How to plan your wedding day schedule
When it comes to planning your wedding day schedule, it really is based on your unique day; the location(s), the suppliers you are booking and how you are planning to do things. But below is a typical idea of wedding day timings to help you plan your dream day.
Typically, a Church ceremony will last for 45 minutes, but if you allow for an hour, that will give you time to come out of Church with your guests and throw some confetti (if your Church allows it).
If you are having a Civil Ceremony, this usually lasts approximately 15 -20 minutes but it really is all based on how many readings and songs you want to include in your ceremony. Remember none of the readings or songs can have any religious content or reference. I have seen a Civil ceremony only last for 10 minutes and I have also seen one go on longer than an hour! So it really is down to your Order of Service.
The next timing element to consider is travel! If you are having a Church service, you are more than likely going to have some degree of travelling to do, whether that’s walking to your home, where you are having a marquee reception, or whether you have put on a coach and guests need to drive to a local venue. I would always advice your caterers / bar company / musicians to be ready for your drinks reception based on your ceremony finishing and a guest dive bombing it out of the Church and racing to the reception at full steam ahead. You’ll be surprised at how quickly some guests can make it to the party following the ceremony.
If your ceremony is taking place at the same venue as your reception, your travel time will probably be eliminated from the schedule as you will more than likely walk straight into your drinks reception. Your suppliers will be preparing for your canapes and cocktails when you walk into your ceremony, so they are good to go when you run out a newly married couple.
Seating guests for dinner! This is the next time element you should factor in; it takes time to move a large number of guests, get them to find their seats on a table plan and then go and sit down, without being diverted to the bar on the way. I would allow 20 minutes to get guests seated – this is something your wedding planner, venue or caterer will do but if you want to plan your schedule, bear in mind guests will need to start sitting earlier than you plan to serve dinner.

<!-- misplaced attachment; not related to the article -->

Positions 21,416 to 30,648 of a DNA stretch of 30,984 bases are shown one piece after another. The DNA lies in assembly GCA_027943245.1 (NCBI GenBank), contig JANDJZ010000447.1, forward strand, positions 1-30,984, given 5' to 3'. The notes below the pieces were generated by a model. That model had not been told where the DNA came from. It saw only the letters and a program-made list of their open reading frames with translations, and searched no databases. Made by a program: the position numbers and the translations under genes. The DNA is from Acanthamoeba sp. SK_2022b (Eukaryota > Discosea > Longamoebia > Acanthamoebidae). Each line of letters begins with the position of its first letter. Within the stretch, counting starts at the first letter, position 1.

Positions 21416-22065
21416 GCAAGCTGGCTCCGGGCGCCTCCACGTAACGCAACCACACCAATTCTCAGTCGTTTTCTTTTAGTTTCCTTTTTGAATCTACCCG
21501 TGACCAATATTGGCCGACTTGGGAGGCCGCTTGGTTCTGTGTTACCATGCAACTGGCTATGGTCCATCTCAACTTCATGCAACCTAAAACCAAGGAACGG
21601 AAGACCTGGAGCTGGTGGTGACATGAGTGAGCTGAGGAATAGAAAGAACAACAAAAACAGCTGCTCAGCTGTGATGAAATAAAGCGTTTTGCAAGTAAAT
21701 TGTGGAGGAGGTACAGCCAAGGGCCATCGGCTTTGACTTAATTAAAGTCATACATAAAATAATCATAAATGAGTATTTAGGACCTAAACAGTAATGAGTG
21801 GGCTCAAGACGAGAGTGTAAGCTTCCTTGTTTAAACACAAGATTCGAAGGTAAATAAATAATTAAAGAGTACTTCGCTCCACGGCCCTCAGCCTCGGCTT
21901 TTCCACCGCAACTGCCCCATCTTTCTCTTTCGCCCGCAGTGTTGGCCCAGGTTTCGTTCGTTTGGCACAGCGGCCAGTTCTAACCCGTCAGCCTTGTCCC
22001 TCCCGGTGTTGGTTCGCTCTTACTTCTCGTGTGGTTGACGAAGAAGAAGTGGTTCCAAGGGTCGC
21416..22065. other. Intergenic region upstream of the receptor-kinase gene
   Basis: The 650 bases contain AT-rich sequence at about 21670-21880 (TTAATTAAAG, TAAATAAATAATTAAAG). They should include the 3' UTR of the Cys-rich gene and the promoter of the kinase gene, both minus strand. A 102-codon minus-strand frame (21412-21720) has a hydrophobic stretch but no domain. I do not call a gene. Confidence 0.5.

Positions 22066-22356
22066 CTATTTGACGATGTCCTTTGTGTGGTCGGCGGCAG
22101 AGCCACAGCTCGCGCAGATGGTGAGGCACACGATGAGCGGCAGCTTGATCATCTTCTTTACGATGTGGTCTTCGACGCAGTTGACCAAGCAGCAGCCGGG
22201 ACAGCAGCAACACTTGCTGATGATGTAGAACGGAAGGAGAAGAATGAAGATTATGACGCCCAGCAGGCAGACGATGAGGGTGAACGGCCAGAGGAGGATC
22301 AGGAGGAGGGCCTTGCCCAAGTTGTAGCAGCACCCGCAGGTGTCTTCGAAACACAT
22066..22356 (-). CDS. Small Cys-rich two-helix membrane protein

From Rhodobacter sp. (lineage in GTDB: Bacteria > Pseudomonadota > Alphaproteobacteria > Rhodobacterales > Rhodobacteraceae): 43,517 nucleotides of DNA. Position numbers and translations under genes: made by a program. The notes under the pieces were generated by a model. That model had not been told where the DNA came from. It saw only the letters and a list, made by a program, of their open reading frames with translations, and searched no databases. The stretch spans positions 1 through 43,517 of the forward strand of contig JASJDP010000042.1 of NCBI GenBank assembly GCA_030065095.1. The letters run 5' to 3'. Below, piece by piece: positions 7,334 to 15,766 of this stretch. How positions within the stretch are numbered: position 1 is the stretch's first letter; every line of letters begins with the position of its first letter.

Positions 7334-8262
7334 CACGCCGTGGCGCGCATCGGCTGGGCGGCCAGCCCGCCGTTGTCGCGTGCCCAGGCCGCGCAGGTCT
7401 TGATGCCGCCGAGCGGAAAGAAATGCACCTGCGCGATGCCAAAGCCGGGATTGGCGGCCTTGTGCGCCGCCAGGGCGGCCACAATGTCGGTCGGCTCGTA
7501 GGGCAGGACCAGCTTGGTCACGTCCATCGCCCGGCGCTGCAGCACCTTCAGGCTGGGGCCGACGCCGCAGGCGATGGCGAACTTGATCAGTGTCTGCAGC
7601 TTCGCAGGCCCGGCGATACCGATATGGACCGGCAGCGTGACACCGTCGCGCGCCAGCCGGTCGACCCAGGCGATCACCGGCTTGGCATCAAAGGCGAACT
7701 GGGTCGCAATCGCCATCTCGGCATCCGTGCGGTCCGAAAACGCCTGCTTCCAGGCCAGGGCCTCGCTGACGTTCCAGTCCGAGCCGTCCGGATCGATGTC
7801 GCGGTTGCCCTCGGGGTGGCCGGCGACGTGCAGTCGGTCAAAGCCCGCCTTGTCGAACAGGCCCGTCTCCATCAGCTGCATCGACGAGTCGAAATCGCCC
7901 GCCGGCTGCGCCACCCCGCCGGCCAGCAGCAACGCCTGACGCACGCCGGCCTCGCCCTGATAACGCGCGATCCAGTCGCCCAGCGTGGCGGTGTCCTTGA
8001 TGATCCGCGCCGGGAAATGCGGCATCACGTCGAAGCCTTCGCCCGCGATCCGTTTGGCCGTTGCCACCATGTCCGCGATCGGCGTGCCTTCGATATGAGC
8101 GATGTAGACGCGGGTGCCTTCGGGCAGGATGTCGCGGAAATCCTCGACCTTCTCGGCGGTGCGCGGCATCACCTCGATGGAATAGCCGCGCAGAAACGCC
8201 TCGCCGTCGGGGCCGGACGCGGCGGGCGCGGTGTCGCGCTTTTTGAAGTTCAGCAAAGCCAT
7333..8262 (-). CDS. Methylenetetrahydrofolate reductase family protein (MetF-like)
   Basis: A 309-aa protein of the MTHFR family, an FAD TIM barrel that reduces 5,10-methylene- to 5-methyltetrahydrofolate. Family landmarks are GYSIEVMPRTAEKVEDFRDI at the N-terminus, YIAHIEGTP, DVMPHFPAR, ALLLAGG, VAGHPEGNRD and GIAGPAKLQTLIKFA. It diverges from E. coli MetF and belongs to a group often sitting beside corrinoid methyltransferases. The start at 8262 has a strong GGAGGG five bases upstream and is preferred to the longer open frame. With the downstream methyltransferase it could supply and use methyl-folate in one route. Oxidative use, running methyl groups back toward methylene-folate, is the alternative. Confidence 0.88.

A typical three course wedding breakfast for approximately 100 guests would usually take about two hours to serve and clear away, ready for you to start your speeches, (which unfortunately I cannot advice you on regarding timings). I personally think a speech should be between 10-20 minutes maximum, as the guests have to sit through three of them, if not more! People’s attention spans can waver if they have to sit for too long after a big meal. (If you are writing a speech at the moment, don’t forget to read my top tips for speeches in my blog). It might be a good idea to ask the people giving a speech to practice it and let you know how long it is. I would then also add on an additional 5 minutes to their time, as they may take a little longer on the day.
After the speeches, it’s always a nice idea to add in a break. Put on a tea and coffee station, allow guests to check into their rooms or just relax before the dancing begins. This means if you do overrun, you have time before your evening guests arrive. It also means that your suppliers can either turn the room around for the party and band / DJ have time to set up.
If you are going to put on evening food, I would consider what time the wedding breakfast will have finished and leave it a good few hours before bringing out any more food. Guests will appreciate a later evening snack but not just after a three-course meal.
If you are having a band, most groups will perform sets, typically 45 minutes to an hour long, with about half an hour break in between, where they play music on their sound system.
And finally, your reception will finish when either your venue tells you to (this is due to licensing and noise levels), or when your parents have had enough (if you are having a marquee in their garden), or when the last guest is standing.
So here is a mock wedding day schedule based on a Civil ceremony all at one venue:
12:30 guests arrive for the ceremony
01:00 the bride walks down the aisle and the ceremony begins
01:20 the ceremony finishes, and guests make their way outside to throw natural confetti
01:30 drinks reception on the lawns with cocktails and canapes
02:30 begin to ask guests to take their seats
02:55 announce the newly married couple in to dinner
03:00 dinner is served
05:00 speeches x 3 (Father of the Bride, Groom, Best Man)
06:00 break (room turn around)
07:30 evening reception begins
08:00 first dance
09:30 evening food
Photograph by Matt Brown